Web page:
Anyone can grow roses- and grow them almost anywhere. The number of types and varieties is so vast that there are roses to suit all tastes and climates.

Not all roses are universally adaptable. Some that thrive in cold climates are not suitable for warmer regions; particularly those which are moist and subtropical. On the other hand, varieties bred to withstand very low temperatures will not grow well where winters are frost free. Fortunately, the great majority of bush and climbing roses are reliable in most regions of Australia and New Zealand. When there is any doubt about the reliability of certain kinds, consult local authorities such as nurserymen, botanical gardens, park superintendents, experienced rosarians, the Department of Agriculture in your area, or your nearest National Rose Society.

Most roses will grow and flower with relatively little attention. They will, however, give much better results, increasing in both size and beauty if looked after properly. This extra care is well within the scope of the average gardener, even if he is growing roses for the first time.
In selecting the site for roses, remember that the roots of most trees extend as far as the outermost tips of the branches. Roots of trimmed hedges grow well beyond their width. Shrubs fill the soil with a mass of fibrous roots. Roses set too close to any of these woody plants cannot thrive. Make allowance in the beginning for the ultimate size of nearby ornamentals.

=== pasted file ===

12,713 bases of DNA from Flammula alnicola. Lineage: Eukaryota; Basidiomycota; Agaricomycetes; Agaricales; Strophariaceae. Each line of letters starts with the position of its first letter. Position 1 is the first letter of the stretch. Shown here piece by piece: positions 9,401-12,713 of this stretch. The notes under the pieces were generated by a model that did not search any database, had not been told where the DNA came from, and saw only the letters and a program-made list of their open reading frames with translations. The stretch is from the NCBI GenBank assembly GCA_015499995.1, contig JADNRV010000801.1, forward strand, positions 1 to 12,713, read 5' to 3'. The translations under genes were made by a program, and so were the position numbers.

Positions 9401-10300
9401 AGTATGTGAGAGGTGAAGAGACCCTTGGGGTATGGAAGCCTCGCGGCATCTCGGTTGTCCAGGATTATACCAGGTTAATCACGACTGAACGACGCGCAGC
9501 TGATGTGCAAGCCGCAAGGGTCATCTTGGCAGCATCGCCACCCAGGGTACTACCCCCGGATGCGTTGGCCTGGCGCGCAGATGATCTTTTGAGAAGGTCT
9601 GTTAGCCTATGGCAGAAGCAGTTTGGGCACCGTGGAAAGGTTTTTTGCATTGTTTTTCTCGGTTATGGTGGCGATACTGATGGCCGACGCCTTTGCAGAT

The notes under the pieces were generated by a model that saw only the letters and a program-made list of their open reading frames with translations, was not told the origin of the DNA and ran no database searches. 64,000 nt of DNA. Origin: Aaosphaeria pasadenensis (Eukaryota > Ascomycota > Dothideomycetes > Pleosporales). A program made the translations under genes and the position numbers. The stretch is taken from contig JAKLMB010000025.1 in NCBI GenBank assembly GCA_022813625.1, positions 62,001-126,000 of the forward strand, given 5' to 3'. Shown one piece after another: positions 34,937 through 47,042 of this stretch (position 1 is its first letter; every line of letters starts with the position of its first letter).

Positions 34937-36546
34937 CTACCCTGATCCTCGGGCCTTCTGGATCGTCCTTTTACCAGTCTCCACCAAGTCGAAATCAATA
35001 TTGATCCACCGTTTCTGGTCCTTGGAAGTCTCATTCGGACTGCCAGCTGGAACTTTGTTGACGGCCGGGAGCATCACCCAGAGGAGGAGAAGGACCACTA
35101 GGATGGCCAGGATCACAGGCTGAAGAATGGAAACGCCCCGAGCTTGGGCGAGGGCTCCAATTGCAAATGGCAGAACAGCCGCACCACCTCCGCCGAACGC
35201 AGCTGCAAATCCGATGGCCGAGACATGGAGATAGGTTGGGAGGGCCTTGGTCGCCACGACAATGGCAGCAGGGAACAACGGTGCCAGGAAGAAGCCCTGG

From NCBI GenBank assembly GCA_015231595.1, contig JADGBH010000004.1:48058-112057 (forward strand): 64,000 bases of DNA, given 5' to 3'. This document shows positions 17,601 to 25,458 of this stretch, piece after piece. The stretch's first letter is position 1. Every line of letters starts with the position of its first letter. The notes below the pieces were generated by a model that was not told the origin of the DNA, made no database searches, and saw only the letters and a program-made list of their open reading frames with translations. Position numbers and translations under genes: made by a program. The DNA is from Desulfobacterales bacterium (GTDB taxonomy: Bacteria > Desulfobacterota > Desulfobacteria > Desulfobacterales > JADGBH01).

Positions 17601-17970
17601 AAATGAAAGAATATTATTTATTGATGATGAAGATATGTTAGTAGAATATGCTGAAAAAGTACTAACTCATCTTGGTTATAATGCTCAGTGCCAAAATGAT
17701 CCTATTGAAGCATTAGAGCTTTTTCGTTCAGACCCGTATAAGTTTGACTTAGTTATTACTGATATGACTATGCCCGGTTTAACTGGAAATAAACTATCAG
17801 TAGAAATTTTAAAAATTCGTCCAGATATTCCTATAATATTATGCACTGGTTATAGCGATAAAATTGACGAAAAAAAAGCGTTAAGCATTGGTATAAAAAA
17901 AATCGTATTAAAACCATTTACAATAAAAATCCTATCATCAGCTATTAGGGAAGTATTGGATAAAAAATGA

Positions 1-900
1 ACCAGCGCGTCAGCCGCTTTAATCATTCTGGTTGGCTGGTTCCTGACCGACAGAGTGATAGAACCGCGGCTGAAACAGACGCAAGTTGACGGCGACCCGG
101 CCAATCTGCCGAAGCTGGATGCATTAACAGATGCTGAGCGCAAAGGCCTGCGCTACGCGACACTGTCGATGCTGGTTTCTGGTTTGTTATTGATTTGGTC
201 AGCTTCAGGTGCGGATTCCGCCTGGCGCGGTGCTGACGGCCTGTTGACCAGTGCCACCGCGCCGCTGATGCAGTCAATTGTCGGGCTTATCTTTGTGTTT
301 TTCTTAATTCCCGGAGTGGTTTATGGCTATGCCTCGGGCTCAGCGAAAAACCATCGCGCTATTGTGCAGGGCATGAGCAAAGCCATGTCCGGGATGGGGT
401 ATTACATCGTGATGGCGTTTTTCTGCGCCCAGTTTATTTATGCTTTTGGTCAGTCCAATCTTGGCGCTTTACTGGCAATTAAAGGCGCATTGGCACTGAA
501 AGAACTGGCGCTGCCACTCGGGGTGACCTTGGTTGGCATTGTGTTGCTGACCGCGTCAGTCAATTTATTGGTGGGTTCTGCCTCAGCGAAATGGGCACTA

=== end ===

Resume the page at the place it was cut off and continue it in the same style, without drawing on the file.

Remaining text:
Most roses attain normal growth when they get full sun for
at least half the day and morning sun is preferred to afternoon sun. This is particularly so in climates where sunlight is intense and temperatures are high. The colours of many roses burn, bleach or become unattractive under intense sunlight.

An average soil will support roses, but the better the soil, the less preparation is needed to make it acceptable. So choose the best patch of soil in the gardenprovided the location fits your plan.
Good drainage is vital. Low areas where rain water collects and stands for a long time are not suited to roses. In some cases the soil remains soggy and damp because underlying layers of clay or hardpan keep water from draining into the subsoil. It is better to select another spot for the roses rather than undertake the hard work of correct situation with drainage pipes.
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